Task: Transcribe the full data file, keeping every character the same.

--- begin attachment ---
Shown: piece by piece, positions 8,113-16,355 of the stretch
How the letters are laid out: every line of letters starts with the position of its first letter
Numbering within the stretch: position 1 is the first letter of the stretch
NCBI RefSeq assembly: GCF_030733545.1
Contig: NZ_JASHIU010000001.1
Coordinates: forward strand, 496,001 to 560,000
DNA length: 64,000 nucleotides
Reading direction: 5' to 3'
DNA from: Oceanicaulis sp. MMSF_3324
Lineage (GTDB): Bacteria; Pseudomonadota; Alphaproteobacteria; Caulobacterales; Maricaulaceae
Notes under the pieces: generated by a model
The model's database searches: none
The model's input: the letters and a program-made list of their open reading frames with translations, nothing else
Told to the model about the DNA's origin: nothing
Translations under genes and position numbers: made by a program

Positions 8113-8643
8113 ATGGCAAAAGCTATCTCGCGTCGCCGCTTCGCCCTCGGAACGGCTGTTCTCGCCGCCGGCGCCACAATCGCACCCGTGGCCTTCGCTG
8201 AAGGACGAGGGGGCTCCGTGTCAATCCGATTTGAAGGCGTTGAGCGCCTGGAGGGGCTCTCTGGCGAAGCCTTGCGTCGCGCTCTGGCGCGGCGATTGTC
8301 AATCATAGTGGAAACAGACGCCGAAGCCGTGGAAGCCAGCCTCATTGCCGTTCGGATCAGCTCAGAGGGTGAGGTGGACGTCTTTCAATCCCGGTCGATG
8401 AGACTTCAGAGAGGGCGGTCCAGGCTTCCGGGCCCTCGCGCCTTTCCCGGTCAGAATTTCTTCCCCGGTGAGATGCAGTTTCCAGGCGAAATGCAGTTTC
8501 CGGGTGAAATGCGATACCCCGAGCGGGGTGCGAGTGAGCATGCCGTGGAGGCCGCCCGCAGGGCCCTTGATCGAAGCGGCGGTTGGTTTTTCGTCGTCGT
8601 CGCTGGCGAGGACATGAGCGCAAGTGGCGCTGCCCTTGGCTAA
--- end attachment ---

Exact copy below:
Shown: piece by piece, positions 8,113-16,355 of the stretch
How the letters are laid out: every line of letters starts with the position of its first letter
Numbering within the stretch: position 1 is the first letter of the stretch
NCBI RefSeq assembly: GCF_030733545.1
Contig: NZ_JASHIU010000001.1
Coordinates: forward strand, 496,001 to 560,000
DNA length: 64,000 nucleotides
Reading direction: 5' to 3'
DNA from: Oceanicaulis sp. MMSF_3324
Lineage (GTDB): Bacteria; Pseudomonadota; Alphaproteobacteria; Caulobacterales; Maricaulaceae
Notes under the pieces: generated by a model
The model's database searches: none
The model's input: the letters and a program-made list of their open reading frames with translations, nothing else
Told to the model about the DNA's origin: nothing
Translations under genes and position numbers: made by a program

Positions 8113-8643
8113 ATGGCAAAAGCTATCTCGCGTCGCCGCTTCGCCCTCGGAACGGCTGTTCTCGCCGCCGGCGCCACAATCGCACCCGTGGCCTTCGCTG
8201 AAGGACGAGGGGGCTCCGTGTCAATCCGATTTGAAGGCGTTGAGCGCCTGGAGGGGCTCTCTGGCGAAGCCTTGCGTCGCGCTCTGGCGCGGCGATTGTC
8301 AATCATAGTGGAAACAGACGCCGAAGCCGTGGAAGCCAGCCTCATTGCCGTTCGGATCAGCTCAGAGGGTGAGGTGGACGTCTTTCAATCCCGGTCGATG
8401 AGACTTCAGAGAGGGCGGTCCAGGCTTCCGGGCCCTCGCGCCTTTCCCGGTCAGAATTTCTTCCCCGGTGAGATGCAGTTTCCAGGCGAAATGCAGTTTC
8501 CGGGTGAAATGCGATACCCCGAGCGGGGTGCGAGTGAGCATGCCGTGGAGGCCGCCCGCAGGGCCCTTGATCGAAGCGGCGGTTGGTTTTTCGTCGTCGT
8601 CGCTGGCGAGGACATGAGCGCAAGTGGCGCTGCCCTTGGCTAA